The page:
I’ll start my review for Wonderstruck like this: If Wonderstruck doesn’t get a nomination for best picture this year then something is horribly wrong. It’s hard to imagine — and I haven’t yet seen — another 2017 film that equals or tops it.
Todd Haynes, a director known for bringing queer cinema to the mainstream with films like “Far From Heaven” and “Carol,” switches gears here bringing Brian Selznick’s young adult novel “Wonderstruck” to the screen with an intoxicating mix of cinematic styles that make for heady viewing. It’s the story of two deaf 12-year-olds, Ben (Oakes Fegley, “Pete’s Dragon”) who lost his hearing due to a lightning strike and Rose, who has been deaf all her life (Millicent Simmonds, actually deaf), and their coming-of-age journey as they travel through New York City in two separate timelines: 1977 and 1927.
Ben, in Gunflint, Minnesota has never known his father, so when his mother (Michelle Williams, “Oz the Great and Powerful”) dies in a car accident and he is left alone, he finds an old bookmark that’s from a bookstore in New York that was left in the attic by his father and decides to head out on his own by Greyhound bus to find this bookstore and possibly the identity of his dad. It’s 1977 and Haynes shows us the streets of Manhattan teeming with funk, jazz and addicts, making Ben feel like he fell into a nightmare. It’s a wonderful, metaphorical sequence as Haynes holds strictly to Ben’s point of view; all he can see are people’s backs and shoes, unable to see over their heads for street signs so he can find out where he is going; he’s scrambling around and can’t see the forest for the trees. We sense Ben’s confusion and fear about taking this journey.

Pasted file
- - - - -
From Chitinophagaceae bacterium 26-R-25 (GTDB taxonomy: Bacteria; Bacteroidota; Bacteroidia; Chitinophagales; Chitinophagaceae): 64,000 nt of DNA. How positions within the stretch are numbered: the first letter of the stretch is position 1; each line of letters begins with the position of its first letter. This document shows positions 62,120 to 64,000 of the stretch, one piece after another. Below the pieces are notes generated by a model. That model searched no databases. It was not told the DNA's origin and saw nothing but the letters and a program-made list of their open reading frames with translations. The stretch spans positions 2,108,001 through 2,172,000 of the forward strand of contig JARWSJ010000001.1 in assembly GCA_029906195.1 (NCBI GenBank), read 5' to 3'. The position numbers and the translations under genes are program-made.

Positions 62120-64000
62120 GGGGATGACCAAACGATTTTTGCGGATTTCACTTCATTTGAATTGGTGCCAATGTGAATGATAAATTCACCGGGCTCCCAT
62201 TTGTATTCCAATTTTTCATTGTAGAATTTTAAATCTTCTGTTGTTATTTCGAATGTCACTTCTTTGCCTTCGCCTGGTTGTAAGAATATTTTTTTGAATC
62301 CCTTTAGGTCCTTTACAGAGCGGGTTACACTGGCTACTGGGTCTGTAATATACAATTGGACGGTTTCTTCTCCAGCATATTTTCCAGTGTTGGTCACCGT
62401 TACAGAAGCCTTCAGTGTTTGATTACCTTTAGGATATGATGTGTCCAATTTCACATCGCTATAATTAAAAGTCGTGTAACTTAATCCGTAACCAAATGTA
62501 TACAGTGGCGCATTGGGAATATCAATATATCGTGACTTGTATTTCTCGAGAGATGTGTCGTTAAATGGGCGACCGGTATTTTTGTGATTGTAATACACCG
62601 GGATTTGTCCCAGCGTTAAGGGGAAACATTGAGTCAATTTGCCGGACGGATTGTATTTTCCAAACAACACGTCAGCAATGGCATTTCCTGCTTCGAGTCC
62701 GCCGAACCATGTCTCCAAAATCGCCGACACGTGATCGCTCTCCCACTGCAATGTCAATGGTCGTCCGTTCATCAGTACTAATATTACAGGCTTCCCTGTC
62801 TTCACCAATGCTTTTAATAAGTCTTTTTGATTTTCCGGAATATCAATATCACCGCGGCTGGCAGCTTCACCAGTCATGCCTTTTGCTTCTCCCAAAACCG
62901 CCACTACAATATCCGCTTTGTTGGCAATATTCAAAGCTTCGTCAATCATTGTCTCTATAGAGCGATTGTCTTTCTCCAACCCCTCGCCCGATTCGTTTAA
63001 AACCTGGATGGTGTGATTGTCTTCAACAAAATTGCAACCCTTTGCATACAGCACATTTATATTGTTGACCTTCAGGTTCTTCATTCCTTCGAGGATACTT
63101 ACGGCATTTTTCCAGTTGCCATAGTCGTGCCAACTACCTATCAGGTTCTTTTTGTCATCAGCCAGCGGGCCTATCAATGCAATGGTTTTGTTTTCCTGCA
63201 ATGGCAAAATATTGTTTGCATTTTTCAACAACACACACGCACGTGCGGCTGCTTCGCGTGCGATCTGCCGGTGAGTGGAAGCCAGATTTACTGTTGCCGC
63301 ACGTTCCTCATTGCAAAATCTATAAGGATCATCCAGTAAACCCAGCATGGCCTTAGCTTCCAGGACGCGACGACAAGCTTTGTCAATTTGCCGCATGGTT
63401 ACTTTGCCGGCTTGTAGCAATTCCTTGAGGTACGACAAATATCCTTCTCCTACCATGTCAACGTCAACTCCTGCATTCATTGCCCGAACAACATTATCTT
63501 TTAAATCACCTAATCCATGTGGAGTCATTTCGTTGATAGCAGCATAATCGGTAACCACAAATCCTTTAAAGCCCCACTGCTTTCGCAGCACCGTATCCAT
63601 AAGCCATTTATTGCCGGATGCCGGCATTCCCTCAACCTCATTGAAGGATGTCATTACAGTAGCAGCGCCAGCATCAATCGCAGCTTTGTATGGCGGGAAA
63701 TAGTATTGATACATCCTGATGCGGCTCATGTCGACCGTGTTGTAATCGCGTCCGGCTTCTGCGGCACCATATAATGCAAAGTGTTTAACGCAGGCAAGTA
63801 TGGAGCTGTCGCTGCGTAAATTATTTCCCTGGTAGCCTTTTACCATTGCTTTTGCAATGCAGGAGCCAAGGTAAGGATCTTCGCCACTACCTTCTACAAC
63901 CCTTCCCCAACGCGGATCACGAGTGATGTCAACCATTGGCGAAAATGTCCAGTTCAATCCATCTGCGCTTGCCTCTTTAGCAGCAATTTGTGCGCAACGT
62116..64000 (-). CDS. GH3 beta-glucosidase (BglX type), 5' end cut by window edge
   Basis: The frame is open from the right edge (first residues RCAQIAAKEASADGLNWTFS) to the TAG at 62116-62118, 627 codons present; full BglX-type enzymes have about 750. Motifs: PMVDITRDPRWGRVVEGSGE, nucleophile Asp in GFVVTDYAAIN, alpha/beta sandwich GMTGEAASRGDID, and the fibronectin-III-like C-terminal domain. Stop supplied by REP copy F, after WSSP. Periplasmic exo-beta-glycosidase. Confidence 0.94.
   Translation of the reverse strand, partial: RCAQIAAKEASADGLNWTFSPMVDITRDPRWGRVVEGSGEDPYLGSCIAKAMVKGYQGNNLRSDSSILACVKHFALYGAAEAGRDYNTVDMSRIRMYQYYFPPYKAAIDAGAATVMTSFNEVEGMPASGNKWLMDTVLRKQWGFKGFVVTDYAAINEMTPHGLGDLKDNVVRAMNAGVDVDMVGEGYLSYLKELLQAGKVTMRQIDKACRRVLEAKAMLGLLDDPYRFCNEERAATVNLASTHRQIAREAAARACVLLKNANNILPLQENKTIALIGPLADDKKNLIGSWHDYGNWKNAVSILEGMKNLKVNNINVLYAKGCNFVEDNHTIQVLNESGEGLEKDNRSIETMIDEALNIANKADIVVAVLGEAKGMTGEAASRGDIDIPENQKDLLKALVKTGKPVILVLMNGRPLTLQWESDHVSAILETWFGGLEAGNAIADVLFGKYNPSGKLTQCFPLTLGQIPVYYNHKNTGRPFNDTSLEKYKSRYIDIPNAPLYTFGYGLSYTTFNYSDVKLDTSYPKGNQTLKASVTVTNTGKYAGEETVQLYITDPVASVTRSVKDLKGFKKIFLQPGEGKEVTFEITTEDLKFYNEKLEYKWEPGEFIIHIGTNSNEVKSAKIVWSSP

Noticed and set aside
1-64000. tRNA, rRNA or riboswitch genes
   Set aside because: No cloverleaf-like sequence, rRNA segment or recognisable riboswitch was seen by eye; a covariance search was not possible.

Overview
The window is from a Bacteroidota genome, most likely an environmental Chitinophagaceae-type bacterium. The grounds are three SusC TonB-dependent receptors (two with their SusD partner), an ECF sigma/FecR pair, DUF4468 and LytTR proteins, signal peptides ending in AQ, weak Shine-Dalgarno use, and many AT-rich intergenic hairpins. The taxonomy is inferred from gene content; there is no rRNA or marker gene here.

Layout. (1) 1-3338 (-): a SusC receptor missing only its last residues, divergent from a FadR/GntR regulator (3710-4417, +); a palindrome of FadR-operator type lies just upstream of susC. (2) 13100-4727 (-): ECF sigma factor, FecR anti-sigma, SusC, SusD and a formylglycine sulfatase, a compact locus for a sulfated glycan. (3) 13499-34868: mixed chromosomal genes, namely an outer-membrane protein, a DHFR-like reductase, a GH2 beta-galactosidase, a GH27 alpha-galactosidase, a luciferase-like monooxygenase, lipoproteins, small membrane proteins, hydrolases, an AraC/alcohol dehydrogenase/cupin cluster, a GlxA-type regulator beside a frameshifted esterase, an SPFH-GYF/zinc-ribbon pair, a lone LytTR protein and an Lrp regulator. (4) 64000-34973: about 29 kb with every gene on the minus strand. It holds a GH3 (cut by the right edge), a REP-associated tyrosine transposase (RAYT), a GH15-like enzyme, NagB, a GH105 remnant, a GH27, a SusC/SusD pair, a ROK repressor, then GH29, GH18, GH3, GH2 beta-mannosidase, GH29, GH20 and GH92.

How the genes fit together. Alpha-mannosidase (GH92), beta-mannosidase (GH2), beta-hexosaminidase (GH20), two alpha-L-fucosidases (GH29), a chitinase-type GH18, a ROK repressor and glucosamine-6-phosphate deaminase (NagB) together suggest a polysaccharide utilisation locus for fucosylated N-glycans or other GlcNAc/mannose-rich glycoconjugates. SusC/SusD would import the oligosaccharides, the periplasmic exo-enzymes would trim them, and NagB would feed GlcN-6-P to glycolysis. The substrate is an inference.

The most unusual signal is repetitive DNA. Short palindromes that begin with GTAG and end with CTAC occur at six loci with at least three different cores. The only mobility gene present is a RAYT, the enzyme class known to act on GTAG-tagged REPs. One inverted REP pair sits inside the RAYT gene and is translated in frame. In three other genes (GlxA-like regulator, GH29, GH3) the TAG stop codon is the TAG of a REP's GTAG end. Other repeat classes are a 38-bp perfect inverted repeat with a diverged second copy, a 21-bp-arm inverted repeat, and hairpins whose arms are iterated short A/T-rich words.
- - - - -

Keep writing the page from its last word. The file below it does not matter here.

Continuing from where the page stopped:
Meanwhile, Haynes intercuts Ben’s story, incidentally told with sound and in color, with Rose’s story from 1927, told in black and white and without sound, like a silent film. Rose has found a news clipping of her favorite movie-star, Lillian Mayhew (Julianne Moore, “Kingsman: The Golden Circle”), who is in town rehearsing for a play on Broadway. She takes the ferry from Hoboken to the city to escape her overly strict father and meet her favorite silent-screen star in person.
The experience of these silent-film sections casts a spell that not only takes us back into the aesthetics of silent films: The hustling, zigzagging cars in the crush of traffic, as pedestrians try to cross the street wherever they can, but cinematographer Edward Lachman goes further, pulling us into the era, his images cast the spell of what it’s like to be a deaf child journeying through the city.
The finale of Wonderstruck is a trippy maze of interconnections between both kids that ends up with a beautiful sequence in the back-rooms of a museum where both Rose’s brother and Ben’s father used to work. There’s a breathtaking diorama of New York City on display that satisfyingly wraps up the story of two children journeying into the wonder of the world. A journey we are privileged to take with them.